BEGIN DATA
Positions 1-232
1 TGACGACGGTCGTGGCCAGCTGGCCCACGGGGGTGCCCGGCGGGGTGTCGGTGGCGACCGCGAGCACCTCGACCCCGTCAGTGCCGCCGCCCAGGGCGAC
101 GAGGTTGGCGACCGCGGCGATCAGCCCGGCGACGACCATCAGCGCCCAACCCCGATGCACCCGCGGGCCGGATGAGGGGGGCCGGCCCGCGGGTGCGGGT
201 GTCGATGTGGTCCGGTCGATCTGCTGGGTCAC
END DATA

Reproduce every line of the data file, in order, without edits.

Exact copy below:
Positions 1-232
1 TGACGACGGTCGTGGCCAGCTGGCCCACGGGGGTGCCCGGCGGGGTGTCGGTGGCGACCGCGAGCACCTCGACCCCGTCAGTGCCGCCGCCCAGGGCGAC
101 GAGGTTGGCGACCGCGGCGATCAGCCCGGCGACGACCATCAGCGCCCAACCCCGATGCACCCGCGGGCCGGATGAGGGGGGCCGGCCCGCGGGTGCGGGT
201 GTCGATGTGGTCCGGTCGATCTGCTGGGTCAC